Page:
Much of the research on gender representations in language teaching materials has focused on providing frequency-based accounts of character appearances, familial/occupational role attributions and sexist language use. However, gender discrimination, when communicated visually, might more readily drop off the already overburdened teacher’s radar. Therefore, this study concentrated not just on the depiction of coursebook images but also on their relation to the learners, and aimed to discover the latent sexism in three thematically similar units from one global and two locally-produced coursebooks widely used in the Turkish and Iranian EFL contexts. A critical analysis of 41 images with Van Leeuwen’s (2008) framework revealed that male overrepresentation prevailed throughout all three resources, though to a lesser extent in the global coursebook. The characters mainly avoided direct contact with the viewers by averting their gaze and offered themselves as visual cues for denotative meanings. The global and Turkish-made series tended to position them both closer to the young readers and at their eye level to help build intimacy with more relatable role models. In their Iranian counterpart, the male and female characters were yet socially distanced from them through long shots taken from low and high angles respectively, in which case men were portrayed as authority figures to be looked up to, and women as the diminished other to be looked down on by the students. While both genders were oftener seen frontally in the Turkish EFL material with mixed-gender authorship, the all-male author teams preferred to show the male characters from an oblique angle to further detachment in the global and Iranian contexts. In establishing relatively closer, more personal and engaging interactions with both boys and girls visually, the global and Turkish EFL materials can be claimed to encode a more inclusive and equitable worldview than their Iranian counterpart.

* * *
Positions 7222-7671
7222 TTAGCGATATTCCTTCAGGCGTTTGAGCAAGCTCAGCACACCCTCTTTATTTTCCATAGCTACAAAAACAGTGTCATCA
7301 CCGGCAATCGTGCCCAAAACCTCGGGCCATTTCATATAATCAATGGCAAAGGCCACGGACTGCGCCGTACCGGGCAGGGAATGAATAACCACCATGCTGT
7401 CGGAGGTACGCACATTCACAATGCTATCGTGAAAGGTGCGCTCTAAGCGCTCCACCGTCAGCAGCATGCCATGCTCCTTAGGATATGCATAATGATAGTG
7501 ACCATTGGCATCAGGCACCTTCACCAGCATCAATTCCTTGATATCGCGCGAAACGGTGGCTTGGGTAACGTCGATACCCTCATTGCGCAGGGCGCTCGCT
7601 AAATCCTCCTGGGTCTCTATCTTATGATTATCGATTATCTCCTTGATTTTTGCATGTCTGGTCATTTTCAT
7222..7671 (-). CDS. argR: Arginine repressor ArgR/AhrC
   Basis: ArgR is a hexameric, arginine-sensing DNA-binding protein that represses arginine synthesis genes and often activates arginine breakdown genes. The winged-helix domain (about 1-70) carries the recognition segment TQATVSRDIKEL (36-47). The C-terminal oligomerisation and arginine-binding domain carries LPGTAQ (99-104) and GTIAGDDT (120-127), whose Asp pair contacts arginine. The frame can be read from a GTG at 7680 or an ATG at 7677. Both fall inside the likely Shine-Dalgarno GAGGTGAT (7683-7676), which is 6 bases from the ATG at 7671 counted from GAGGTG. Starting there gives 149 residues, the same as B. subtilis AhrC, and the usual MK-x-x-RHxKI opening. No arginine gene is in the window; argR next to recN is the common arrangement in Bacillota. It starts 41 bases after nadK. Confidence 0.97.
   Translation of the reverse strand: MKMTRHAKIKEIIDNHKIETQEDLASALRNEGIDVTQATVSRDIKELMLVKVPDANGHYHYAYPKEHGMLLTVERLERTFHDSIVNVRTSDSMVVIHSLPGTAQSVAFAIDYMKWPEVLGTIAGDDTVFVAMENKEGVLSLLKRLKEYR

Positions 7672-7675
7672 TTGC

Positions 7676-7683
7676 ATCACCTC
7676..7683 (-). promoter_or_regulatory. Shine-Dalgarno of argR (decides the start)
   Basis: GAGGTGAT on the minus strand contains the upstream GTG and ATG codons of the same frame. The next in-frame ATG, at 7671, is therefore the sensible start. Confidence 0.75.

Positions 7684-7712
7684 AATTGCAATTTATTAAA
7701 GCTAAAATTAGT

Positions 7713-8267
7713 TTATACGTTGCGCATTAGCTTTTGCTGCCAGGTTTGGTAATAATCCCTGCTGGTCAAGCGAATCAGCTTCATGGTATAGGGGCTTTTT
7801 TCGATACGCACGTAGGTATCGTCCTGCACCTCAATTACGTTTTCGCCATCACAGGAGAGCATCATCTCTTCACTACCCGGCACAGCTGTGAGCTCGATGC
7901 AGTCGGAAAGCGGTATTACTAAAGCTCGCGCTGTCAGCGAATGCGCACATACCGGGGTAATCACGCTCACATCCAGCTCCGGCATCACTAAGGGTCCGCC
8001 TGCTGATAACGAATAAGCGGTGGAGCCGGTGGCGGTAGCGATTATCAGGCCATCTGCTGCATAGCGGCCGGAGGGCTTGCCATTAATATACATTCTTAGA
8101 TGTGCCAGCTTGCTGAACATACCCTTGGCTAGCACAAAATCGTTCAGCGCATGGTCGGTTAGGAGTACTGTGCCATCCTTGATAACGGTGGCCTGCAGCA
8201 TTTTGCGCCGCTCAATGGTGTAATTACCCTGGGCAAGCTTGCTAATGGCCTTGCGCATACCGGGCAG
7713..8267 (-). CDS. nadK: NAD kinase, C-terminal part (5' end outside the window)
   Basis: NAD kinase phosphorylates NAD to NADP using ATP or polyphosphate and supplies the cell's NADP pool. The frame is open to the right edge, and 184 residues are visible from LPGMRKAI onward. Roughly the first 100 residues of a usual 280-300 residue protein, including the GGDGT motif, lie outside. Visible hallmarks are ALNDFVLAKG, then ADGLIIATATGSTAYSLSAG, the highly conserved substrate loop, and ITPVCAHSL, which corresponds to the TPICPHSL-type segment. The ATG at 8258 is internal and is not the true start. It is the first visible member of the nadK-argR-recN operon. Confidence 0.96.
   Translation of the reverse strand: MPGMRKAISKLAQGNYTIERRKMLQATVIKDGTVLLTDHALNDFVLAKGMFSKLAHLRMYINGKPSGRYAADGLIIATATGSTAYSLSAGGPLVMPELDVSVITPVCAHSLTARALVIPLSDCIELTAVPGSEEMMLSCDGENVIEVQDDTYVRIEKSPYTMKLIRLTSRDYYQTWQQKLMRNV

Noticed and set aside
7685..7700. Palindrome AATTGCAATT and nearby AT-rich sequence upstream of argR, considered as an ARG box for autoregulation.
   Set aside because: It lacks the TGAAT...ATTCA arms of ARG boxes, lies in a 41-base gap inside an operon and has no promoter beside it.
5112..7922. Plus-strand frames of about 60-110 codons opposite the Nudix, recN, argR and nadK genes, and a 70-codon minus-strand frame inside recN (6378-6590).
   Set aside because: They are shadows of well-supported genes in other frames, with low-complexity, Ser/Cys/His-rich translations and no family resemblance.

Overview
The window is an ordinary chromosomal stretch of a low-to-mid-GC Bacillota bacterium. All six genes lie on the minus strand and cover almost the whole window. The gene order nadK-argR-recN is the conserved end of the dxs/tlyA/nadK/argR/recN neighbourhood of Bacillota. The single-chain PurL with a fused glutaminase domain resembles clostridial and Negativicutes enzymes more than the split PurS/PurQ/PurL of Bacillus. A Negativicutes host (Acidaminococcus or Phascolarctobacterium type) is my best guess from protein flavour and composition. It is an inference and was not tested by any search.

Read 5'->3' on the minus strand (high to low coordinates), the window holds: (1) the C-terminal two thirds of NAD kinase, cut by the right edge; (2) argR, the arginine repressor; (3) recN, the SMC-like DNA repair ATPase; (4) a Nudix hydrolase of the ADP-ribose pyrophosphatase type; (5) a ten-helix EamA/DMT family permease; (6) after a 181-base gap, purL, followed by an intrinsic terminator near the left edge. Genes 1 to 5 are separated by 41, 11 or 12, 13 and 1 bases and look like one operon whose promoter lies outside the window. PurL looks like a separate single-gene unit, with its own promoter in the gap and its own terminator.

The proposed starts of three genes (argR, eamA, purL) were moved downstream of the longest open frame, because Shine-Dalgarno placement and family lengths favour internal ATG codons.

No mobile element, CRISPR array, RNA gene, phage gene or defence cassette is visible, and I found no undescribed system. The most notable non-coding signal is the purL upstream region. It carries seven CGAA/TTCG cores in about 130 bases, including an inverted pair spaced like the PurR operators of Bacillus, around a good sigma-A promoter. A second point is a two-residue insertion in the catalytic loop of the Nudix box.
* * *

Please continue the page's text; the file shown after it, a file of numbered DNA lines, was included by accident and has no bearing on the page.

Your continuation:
|Early Pub Date||December 13, 2022|
|Publication Date||December 13, 2022|
|Published in Issue||Year 2022, Volume 26, Issue|